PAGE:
Patent: Tamron 300mm f/2.8, 400mm f/4, 500mm f/4

Canon Rumors Guy

EOS 1D MK II
Jul 20, 2010
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It looks like Tamron may be entering the world of fast supertelephoto lenses. Three different optical formulas have appeared in the same patent application from Tamron.</p>
<p><strong>Embodiment 1: 300mm F/2.8</strong></p>
<ul>
<li>Focal length: 304.799 mm</li>
<li>F No.: 2.8</li>
<li>ω: 3.997</li>
<li>Image height: 21.64 mm</li>
<li>Back focus: 70.1919 mm</li>
<li>Lens length: 298.38 mm</li>
</ul>
<p><strong>Embodiment 2: 400mm F/4</strong></p>
<ul>
<li>Focal length: 396.296 mm</li>
<li>F No.: 4.0</li>
<li>ω: 2.963</li>
<li>Image height: 21.64 mm</li>
<li>Back focus: 102.3549 mm</li>
<li>Lens length: 332.36 mm</li>
</ul>
<p><strong>Embodiment 3: 500mm F/4</strong></p>
<ul>
<li>Focal length: 485.045 mm</li>
<li>F No.: 4.001</li>
<li>ω: 2.530</li>
<li>Image height: 21.64 mm</li>
<li>Back focus: 125.2621 mm</li>
<li>Lens length: 420.001 mm</li>
</ul>
<p>I think a 400mm f/4 is a lens missing from everyone’s lineup. Apologies to the Canon 400mm f/4 DO IS II, but I think a non-DO version would likely cost less and could give equal or better performance at the expense of reduced size and weight. Maybe there’s an engineering reason that I am unaware of as to why a non-DO 400mm f/4 doesn’t exist for Canon’s EF mount.</p>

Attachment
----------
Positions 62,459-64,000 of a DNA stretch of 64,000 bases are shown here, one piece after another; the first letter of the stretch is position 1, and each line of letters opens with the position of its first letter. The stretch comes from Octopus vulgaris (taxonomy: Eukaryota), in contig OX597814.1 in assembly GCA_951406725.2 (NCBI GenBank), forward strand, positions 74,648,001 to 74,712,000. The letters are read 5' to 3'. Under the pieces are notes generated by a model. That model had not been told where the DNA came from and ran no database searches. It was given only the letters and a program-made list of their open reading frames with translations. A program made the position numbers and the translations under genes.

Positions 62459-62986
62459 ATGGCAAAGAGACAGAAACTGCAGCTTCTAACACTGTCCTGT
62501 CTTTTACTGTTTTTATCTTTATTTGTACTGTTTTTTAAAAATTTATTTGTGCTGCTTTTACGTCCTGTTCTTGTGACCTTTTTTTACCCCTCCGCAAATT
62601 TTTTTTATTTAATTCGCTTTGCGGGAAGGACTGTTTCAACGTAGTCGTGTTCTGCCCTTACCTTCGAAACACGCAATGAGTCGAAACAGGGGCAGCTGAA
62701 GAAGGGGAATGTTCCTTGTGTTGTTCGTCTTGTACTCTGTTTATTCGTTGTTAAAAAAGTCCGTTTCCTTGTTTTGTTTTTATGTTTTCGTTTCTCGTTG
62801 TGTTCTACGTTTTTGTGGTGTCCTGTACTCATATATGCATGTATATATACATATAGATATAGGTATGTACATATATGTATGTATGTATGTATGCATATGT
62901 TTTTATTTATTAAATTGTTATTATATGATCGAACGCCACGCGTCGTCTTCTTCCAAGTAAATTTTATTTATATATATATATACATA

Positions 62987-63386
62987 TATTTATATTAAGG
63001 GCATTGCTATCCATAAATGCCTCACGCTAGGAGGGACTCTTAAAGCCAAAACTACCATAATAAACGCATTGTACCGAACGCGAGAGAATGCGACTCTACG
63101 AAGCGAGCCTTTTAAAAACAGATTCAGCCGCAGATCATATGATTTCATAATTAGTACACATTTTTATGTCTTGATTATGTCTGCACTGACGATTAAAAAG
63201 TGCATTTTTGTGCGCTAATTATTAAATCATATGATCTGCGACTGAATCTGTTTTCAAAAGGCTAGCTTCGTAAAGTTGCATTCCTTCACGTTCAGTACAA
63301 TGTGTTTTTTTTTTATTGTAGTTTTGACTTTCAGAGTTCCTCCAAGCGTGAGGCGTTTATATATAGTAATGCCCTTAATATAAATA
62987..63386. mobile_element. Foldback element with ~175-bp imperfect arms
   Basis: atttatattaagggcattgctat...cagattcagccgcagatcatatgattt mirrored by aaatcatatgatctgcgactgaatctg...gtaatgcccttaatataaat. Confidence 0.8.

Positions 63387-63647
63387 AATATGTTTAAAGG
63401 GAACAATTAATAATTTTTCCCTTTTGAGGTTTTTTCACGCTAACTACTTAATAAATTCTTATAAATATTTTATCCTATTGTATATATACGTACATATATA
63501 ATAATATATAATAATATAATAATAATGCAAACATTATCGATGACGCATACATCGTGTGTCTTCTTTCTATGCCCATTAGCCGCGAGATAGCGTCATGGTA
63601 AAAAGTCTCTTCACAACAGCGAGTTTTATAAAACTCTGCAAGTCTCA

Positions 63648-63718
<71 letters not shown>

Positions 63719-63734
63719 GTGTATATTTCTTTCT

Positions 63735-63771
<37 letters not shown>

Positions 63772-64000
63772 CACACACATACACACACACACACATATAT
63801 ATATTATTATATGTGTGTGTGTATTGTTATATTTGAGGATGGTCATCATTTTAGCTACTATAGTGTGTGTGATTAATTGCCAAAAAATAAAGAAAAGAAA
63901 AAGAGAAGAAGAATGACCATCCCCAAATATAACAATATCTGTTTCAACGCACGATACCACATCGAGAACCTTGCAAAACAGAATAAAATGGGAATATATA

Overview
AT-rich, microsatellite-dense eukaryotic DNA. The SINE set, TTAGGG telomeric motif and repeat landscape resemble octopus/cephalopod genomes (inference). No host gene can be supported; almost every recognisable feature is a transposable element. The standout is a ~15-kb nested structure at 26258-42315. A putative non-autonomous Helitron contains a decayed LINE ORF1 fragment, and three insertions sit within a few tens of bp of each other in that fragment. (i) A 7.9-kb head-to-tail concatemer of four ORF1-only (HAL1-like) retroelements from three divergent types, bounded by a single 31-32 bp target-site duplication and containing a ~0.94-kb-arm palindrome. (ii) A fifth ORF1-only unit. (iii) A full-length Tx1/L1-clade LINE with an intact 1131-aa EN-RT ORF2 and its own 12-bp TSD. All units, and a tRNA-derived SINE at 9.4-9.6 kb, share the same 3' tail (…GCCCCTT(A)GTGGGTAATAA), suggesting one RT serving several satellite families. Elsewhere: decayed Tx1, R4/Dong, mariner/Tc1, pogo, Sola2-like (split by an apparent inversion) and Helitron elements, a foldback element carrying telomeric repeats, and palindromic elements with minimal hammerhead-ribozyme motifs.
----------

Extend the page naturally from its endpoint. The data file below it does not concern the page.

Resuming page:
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<span id="pty_trigger"></span>
 
Mar 31, 2014
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Center of my universe
I usually don't post with nothing substantive to say (yes, I know that point can be argued) - but this is very interesting news. Nothing long was interesting, until this. 500mm f/4!

And this may inspire the others to respond with similar offerings.
 

slclick

PINHOLE
Dec 17, 2013
3,155
681
Sigma never made a mark across the board with long primes (which means don't chime in about a single particular great lens you owned once in a blue moon) so let's hope Tammy gets it right. There has never truly been econo choices for birding, let us hope.
 

RGF

How you relate to the issue, is the issue.
Jul 13, 2012
2,816
35
400 F4 would be nice.

Also like to compare weight of these lenses to Canon's - assuming that they are brought to market
 

9VIII

EOR R
Feb 8, 2013
1,843
0
Pixel said:
Kinda miffed that, apparently, nobody else wants to make a 600 f4.
The market for $10,000 lenses is just a bit too restrictive.

After what we've seen with the latest round of zoom lenses, theoretically they could get 400f4 out the door for under $2K.
Even if the element is a few mm larger, the overall design is so much simpler I can't see this costing much more than the 150-600G2.
That might even get some people to upgrade from the Superzooms.
 

Chaitanya

EOS 6D MK II
Jun 27, 2013
1,115
196
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Pune
400 f/4 now that's a lens that I would purchase for mammals. Perfect compromise when 400 f/2.8 is just too big and heavy..
 

Attachments

Chaitanya

EOS 6D MK II
Jun 27, 2013
1,115
196
33
Pune
9VIII said:
Pixel said:
Kinda miffed that, apparently, nobody else wants to make a 600 f4.
The market for $10,000 lenses is just a bit too restrictive.

After what we've seen with the latest round of zoom lenses, theoretically they could get 400f4 out the door for under $2K.